Author Topic: Brewing during the drought  (Read 4756 times)

Offline reverseapachemaster

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Re: Brewing during the drought
« Reply #30 on: April 03, 2015, 02:38:11 PM »
One hopes that this is not a 30+ year drought that that Anasazi had. I have spent a few years of my life in the desert Southwest 2 or 3 weeks at a time, so many places have water can (maybe will) run out.

Last weekend I was in the LA area visiting some friends who live just north of LA near Palmdale. It's an arid climate out there but development is going up fast and bringing with it green lawns and small patches of localized farms. My immediate thought is that those developments are just not sustainable. Desert soil does not easily turn into lush green grass without a lot of help.
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Offline Stevie

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Re: Brewing during the drought
« Reply #31 on: April 03, 2015, 02:47:18 PM »
Last weekend I was in the LA area visiting some friends who live just north of LA near Palmdale. It's an arid climate out there but development is going up fast and bringing with it green lawns and small patches of localized farms. My immediate thought is that those developments are just not sustainable. Desert soil does not easily turn into lush green grass without a lot of help.
I'm all about zeroscaping or local planting the front yard. If a lawn requires watering outside of natural rain fall, it's a waste. Only use case, IMO, is kids and dogs. Even then, Ag use up 80% of the water according to recent numbers. Individual conservation is good, but it's only a small part of the solution.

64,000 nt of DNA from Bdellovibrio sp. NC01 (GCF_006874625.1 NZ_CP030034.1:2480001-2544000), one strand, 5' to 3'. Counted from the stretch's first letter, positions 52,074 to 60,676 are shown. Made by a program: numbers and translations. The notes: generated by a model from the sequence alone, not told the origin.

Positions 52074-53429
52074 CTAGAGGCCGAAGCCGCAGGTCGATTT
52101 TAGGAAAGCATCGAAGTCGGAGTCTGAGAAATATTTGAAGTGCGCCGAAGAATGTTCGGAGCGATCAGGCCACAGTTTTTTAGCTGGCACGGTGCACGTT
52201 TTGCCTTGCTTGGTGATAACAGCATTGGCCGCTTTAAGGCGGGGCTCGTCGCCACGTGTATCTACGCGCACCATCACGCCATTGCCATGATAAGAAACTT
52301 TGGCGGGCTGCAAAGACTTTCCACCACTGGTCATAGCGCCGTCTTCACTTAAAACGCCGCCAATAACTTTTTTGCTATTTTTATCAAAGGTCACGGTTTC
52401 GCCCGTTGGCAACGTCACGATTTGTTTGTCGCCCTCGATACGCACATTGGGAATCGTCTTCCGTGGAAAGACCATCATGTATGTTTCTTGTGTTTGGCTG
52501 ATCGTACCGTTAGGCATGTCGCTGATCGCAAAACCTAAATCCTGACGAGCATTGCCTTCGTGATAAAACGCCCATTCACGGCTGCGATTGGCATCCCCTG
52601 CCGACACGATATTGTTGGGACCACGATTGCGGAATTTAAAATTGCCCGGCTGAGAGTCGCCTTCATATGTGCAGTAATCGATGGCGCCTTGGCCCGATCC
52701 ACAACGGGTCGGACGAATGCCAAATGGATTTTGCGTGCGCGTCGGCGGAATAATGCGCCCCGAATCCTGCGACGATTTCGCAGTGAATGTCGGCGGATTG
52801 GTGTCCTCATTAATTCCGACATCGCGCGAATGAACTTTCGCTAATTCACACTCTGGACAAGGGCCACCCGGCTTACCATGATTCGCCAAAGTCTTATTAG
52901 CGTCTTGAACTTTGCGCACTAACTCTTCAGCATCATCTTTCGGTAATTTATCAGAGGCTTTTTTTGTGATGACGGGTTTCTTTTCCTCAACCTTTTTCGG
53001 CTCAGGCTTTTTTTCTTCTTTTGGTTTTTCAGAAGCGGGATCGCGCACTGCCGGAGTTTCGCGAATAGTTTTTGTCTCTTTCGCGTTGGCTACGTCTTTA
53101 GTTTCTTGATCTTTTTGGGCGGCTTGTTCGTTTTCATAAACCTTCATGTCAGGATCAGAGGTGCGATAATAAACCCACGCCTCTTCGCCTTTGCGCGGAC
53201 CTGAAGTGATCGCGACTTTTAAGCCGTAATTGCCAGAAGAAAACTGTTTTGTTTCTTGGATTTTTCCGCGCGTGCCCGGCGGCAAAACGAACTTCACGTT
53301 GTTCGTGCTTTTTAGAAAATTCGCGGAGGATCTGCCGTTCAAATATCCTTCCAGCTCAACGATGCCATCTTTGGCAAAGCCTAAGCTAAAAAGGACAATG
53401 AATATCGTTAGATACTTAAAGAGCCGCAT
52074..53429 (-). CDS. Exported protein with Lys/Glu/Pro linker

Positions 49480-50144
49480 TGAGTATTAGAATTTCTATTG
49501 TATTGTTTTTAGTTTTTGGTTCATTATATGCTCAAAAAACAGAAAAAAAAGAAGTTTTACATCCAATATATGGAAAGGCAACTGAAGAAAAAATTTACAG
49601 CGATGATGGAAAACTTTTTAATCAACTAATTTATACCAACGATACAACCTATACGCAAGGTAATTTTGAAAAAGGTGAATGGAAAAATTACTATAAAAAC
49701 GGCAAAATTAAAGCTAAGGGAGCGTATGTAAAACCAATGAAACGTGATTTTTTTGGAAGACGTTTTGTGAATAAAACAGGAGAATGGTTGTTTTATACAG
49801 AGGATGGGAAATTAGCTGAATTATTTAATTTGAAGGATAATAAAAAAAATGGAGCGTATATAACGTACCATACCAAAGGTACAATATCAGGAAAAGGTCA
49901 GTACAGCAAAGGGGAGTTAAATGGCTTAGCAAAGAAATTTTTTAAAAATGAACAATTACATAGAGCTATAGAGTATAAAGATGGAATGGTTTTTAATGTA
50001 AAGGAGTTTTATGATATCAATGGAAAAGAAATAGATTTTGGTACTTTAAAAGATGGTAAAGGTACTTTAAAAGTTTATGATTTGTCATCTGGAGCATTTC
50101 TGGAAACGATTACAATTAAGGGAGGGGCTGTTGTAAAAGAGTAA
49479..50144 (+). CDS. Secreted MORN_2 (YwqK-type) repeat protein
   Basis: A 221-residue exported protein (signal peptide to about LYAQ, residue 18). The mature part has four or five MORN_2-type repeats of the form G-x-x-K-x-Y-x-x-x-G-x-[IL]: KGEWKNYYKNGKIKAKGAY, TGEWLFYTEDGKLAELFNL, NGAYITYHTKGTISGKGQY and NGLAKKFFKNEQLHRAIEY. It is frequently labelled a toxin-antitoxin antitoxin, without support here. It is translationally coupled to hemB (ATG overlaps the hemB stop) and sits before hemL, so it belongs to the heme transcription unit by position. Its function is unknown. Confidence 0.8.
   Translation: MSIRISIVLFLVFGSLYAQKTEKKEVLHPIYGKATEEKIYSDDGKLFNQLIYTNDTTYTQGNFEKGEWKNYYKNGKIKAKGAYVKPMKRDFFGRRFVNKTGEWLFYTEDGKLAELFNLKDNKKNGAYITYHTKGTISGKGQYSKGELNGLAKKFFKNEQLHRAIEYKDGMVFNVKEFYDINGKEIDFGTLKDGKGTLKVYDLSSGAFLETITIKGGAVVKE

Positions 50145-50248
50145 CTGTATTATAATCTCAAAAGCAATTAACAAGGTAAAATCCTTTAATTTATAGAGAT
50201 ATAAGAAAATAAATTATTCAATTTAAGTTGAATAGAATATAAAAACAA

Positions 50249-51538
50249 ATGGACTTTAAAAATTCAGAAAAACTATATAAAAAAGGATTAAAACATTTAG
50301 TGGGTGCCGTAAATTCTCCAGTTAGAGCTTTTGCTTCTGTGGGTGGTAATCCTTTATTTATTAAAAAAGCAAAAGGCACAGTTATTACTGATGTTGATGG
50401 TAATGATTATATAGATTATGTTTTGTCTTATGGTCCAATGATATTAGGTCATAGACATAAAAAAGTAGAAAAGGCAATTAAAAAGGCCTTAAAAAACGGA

Offline HoosierBrew

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Re: Brewing during the drought
« Reply #32 on: April 03, 2015, 02:58:52 PM »
I think the DMS fear may be overblown. As mentioned, the Aussies love no-chill.

I also do not support the idea of saving wort for weeks or months. That just screams botulism to me.

+1
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Offline Pinski

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Re: Brewing during the drought
« Reply #33 on: April 03, 2015, 03:46:41 PM »
Practice the no chill method and ditch the quick chill thing all together- Im never going back.

Until you end up with a batch that reeks of creamed corn.  Slow/no chill will almost certainly result in increased DMS production.

The Ozzies swear otherwise. I've read a lot into the no-chill thing. I'm still a bit skeptical, but plenty of people are doing it.

From the above Maltose Falcons link:

Chill None: Our antipodal brewers are experiencing their own brutal droughts and brush fires currently. Naturally, Aussie brewers are heavily invested in reducing their water usage. One very popular technique amongst them is "No Chill Brewing". The basic process - get a heat resistant plastic vessel (Aussie's like their HDPE cubes) , carefully transfer freshly boiled wort into the sanitized vessel, squeeze out the remaining air, seal the cube, roll it around a few times to ensure even vessel heating (to avoid cracking) and wait. The wait is at least overnight until cool. Once chilled, rack the wort into your fermenter and pitch your yeast. Voila! Done! The Aussies swear you can make great beer via this method - including IPAs and APAs. The consensus from fellow Amurican brewers is to shift your hop additions around and allow for some last minute "flameout" to adjust the aroma.
Bob Stempski is the one I found out from. He has a video out on you tube and has done some shows on Basic brewing covering the topic. In one of the shows he shares how some people he knows will brew several batches in one day and shelf the wort for "months" until they want to pitch the yeast. While I would never see myself shelving wort for months the practice of pitching the next day doesn't scare me. I can say I love the time it saves on brew day and its one less thing I need to deal with. An added bonus is I bought extra screw on caps for the no chill containers and drilled and set an airlock in the spare cap so the next day I just pitch the yeast in and let her rip in the same container. I have not had any off flavor as a result of wort sitting for 24 hours. While I do love the brewing process any time I can simplify the process and save some time im all over it. To date I haven't found any flaws with this practice.

I suppose I could be overly cautious about the DMS issue, yet my paranoia is based on the only batch I've ever had to dump being a completely corn-balled Cream Ale. It had a really long (for me) chill time because I was cooling 25 gallons with "warm" summer tap water through a CFC.